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My manager just told me I'm too friendly with the employees I supervise. I am a friendly manager, but I don't think I've crossed the line, and that's exactly what I told him. He insisted that I be more cautious about this, but I don't know what to do.

Your manager has given you some friendly advice, but it sounds like a value judgment, and that is not of much value. On the one hand, your manager is correct in implying that supervisory personnel need to be careful about becoming overly friendly with their staff. At the same time, if he is going to apply this generic statement to you, he should substantiate it with some facts.

Tell your manager that you have thought carefully about what he said, and you are going to try to keep his comments in mind. Then tell him that you would like more help and guidance on this matter. Ask him for some examples of situations where you were too friendly, as well as for some suggestions as to the way he thinks you should act in such encounters.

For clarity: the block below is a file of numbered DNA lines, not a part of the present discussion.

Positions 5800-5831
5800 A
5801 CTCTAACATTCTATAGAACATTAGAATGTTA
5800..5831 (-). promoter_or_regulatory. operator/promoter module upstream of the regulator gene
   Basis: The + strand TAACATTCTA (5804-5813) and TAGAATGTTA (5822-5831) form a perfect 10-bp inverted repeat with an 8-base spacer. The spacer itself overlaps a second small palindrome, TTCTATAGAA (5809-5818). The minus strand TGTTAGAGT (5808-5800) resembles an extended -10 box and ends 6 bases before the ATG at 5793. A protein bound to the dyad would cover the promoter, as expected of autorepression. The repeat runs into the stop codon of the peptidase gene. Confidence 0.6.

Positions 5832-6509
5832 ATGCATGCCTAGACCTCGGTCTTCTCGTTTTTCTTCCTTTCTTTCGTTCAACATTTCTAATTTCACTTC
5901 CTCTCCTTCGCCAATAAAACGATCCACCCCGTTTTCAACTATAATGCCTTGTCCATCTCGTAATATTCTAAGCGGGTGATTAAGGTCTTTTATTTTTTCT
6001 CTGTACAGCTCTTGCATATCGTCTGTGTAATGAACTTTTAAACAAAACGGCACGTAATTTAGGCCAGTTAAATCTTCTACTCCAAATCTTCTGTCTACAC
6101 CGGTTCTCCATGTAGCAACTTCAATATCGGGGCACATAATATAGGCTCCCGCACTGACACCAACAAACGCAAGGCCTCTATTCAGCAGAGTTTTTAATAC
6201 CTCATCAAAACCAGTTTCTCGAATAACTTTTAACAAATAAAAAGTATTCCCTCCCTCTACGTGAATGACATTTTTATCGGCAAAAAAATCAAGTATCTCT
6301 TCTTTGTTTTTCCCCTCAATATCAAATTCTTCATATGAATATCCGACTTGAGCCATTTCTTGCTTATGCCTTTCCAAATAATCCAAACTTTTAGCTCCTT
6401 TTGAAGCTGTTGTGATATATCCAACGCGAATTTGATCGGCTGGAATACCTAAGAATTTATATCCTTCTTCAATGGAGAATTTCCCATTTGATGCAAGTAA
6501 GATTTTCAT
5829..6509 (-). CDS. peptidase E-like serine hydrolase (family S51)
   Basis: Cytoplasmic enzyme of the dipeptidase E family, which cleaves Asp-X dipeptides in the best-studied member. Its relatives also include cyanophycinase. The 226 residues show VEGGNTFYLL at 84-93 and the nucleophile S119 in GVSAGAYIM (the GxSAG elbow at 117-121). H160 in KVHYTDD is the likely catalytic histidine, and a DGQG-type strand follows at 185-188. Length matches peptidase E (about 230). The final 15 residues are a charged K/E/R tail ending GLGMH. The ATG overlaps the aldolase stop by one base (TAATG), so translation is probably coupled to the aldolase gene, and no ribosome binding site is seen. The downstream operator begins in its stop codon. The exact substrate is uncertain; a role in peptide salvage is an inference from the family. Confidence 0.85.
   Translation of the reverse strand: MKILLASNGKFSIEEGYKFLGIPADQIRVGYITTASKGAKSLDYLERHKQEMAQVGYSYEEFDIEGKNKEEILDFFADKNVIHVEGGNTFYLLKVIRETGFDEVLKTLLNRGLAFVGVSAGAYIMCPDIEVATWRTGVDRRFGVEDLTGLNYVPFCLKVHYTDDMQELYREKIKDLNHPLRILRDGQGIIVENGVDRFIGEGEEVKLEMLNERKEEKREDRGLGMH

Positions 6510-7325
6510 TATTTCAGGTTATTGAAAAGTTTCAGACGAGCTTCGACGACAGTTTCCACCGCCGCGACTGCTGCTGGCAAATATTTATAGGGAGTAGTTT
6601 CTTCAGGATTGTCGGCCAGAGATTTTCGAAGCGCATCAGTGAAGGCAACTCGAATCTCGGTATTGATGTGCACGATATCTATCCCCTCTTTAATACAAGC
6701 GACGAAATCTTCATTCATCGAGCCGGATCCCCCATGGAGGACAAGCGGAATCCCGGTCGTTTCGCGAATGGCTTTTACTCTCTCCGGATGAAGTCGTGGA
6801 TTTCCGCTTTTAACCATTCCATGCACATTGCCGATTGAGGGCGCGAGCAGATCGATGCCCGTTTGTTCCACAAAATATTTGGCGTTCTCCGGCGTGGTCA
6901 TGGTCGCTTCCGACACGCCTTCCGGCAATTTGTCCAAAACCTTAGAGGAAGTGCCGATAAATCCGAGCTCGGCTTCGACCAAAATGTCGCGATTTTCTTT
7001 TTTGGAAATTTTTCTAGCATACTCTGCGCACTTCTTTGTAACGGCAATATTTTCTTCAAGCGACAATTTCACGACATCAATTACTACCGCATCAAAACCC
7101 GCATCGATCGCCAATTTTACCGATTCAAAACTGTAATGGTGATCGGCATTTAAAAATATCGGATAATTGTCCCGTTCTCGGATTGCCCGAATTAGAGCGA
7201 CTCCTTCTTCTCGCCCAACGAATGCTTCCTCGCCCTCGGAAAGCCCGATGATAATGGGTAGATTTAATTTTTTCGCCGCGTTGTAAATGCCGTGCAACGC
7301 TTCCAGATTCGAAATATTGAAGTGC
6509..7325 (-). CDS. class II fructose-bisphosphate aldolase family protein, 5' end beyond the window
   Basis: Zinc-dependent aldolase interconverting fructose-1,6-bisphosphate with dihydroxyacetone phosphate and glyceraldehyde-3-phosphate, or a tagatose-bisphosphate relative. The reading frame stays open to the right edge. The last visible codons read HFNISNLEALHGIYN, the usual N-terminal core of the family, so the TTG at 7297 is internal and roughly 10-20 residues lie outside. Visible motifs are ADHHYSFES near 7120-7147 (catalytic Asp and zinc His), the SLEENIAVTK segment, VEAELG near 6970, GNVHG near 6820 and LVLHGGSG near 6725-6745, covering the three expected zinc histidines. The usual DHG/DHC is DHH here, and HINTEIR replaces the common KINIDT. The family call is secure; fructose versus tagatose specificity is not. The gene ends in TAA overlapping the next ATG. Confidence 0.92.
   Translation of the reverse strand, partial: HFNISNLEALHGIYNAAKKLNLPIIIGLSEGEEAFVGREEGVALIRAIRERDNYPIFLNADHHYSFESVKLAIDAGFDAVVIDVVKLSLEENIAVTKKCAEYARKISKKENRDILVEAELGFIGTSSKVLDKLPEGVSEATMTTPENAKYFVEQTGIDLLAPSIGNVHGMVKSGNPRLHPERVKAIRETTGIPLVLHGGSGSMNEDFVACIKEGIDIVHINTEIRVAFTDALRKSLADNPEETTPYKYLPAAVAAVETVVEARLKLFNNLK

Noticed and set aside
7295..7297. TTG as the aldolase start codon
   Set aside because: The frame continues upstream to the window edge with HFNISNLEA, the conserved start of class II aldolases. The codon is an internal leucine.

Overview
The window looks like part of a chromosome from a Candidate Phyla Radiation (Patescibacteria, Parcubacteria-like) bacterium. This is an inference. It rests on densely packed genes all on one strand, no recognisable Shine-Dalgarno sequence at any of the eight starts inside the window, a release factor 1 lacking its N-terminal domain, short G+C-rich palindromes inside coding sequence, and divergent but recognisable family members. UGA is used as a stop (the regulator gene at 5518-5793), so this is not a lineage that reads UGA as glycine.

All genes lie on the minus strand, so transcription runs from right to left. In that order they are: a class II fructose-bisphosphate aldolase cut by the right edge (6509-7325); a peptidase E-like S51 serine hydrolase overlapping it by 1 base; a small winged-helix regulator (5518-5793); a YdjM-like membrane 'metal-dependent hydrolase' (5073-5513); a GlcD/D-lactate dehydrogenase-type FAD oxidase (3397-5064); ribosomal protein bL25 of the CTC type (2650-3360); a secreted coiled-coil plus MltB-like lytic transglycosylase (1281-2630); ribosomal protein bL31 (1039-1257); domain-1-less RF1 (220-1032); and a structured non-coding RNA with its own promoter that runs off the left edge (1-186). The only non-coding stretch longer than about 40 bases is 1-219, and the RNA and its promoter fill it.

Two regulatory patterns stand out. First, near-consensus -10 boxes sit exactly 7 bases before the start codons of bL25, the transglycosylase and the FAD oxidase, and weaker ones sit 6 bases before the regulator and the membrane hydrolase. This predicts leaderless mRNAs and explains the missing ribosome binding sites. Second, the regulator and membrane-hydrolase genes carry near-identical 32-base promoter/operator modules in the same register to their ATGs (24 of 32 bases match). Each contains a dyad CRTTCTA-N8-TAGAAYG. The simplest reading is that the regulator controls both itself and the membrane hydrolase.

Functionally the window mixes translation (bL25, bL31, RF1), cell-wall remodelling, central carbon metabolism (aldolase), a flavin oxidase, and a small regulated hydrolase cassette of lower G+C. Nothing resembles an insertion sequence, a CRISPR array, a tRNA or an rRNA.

Employees prefer managers who are supportive, knowledgeable, accessible, and communicative, and this implies that employees prefer managers who are friendly. You should continue to maintain a friendly relationship with your staff, while trying to view yourself as a manager who is friendly, as opposed to a friend who is managing.

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